If men are never found naturally willing to submit in faith to the humbling terms of the gospel of Christ, then how can it be good news? (Rom 3:11; John 6:64,65; 2 Thessalonians 3:2) Because in Christ Jesus, God gives to us freely, what he demands from us. In the gospel God reveals the same righteousness and faith for us that God demands from us. What we had to have, but could not create or achieve or fulfill, God grants us freely, namely, the righteousness of God (2 Cor. 5:21) and living faith that unites to Christ. He reveals, as a gift in Christ Jesus, the faith and righteousness that was once only a demand. Faith is not something that the sinner contributes towards the price of His salvation. Jesus has already paid that price in full for us.  Faith is our first gasp of breath in our new birth, so to speak.  It is a witness of God's work of grace already haven taken place within us (Eph 2:5, 8; 2 Tim 2:25; 1 John 5:1; John 6:63, 65). 

Fri, 12/20/2013 - 12:14 -- john_hendryx

Helpful Theological Essays for Your Smart-Phone


From time to time here at Monergism we plan on taking some good theological resources and making them available in a way that they can easily be read in a smart-phone friendly format. Of course these can also be read on your laptop or tablet, but many of these were previously only available in such a way that smart-phone users could only see them in tiny almost unreadable text.

The following are a few that I have been working recently on that I thought you would find helpful and edifying.

What is Covenant Theology? by J I Packer

Introduction to the Sermon on the Mount by Dr. Martyn Lloyd-Jones

Mortality; Judgement; Heaven; Hell by J I Packer

Man's Own Character No Ground Of Peace by Horatius Bonar

The Present State of the World by Herman Bavinck

Father, Son, and Holy Spirit - Each Part in Saving Sinners by James Buchanan

Five Arguments for the Unity of the Covenant of Grace by Robert L Reymond

The Knowledge of Christ Crucified by Stephen Charnock

Verifying The Resurrection: Six Evidences by James Montgomery Boice

The Virgin Birth and History by James Montgomery Boice

Thu, 12/19/2013 - 16:51 -- john_hendryx

The Moral and Immoral Both Alienated from God


Both moral and immoral people are alienated from God. God is offended by both. This may be counter-intuitive but moral people are lost because of their "goodness". Why? It is often the case that goodness keeps people from God. In fact many people avoid Jesus by avoiding sin because they are trying to become their own saviors ... attempting to justify themselves. But the gospel is neither moralism nor relativism so it is equally offensive to the moral and the irreligious. But Christ calls us to repent of both our good and bad works, for we have no righteousness of our own.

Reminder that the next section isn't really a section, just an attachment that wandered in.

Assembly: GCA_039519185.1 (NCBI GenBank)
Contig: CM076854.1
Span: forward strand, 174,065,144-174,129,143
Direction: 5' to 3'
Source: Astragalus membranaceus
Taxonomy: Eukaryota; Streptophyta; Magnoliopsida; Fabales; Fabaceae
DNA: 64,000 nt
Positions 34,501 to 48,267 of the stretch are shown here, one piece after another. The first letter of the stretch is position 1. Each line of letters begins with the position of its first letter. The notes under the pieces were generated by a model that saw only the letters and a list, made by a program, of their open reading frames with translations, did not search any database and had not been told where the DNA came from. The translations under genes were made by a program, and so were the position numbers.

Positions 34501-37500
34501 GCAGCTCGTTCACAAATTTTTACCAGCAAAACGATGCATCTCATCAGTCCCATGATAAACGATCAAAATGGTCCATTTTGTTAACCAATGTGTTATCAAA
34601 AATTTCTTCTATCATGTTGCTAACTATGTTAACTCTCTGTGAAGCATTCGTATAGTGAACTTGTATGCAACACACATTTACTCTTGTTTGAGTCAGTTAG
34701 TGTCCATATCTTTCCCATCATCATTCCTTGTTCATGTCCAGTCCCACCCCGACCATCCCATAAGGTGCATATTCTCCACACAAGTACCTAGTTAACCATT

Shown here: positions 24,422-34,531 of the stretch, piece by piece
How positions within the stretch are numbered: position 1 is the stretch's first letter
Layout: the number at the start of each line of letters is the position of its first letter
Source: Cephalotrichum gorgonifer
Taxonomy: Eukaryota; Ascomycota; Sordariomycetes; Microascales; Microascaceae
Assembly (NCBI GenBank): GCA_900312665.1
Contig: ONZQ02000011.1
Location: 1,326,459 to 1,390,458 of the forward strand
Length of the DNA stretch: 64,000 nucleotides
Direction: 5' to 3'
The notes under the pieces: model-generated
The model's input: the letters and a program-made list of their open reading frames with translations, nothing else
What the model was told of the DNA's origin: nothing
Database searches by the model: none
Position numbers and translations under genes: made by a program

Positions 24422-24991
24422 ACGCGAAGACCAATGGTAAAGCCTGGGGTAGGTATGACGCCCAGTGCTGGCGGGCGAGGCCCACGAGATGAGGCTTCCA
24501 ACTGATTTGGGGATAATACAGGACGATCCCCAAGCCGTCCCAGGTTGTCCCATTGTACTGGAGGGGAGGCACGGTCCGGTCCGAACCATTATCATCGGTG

As an example of Jesus dislike of people who trusted in their own morality, Jesus said, "If you were blind, you would have no guilt; but now that you say, 'We see,' your guilt remains." (John 9:41) Those who think God will accept us based on goodness actually understand only part of the truth. Yes, God loves what is good. But since He also loves the truth, we must confess that, in light of God's holy law, we are not good and have woefully failed to do what is pleasing to God, replacing God with worthless self-pleasing idol substitutes, and so we justly deserve to be punished for it. Those who think they have done enough to please God have not understood or considered the seriousness of their condition. John Calvin once said, "Man is never sufficiently touched and affected by the awareness of his lowly state until he has compared himself with God's majesty." In light of the holiness of God all persons, even the best of us, would become undone. This was the case even with the holiest of the saints of the Bible. When it pleased God to reveal himself to them, they fell at his feet as though dead. God created us to enjoy and glorify Him, but humans voluntarily rebelled against God falling into the bondage of the self-centeredness of sin and cannot help themselves out of it.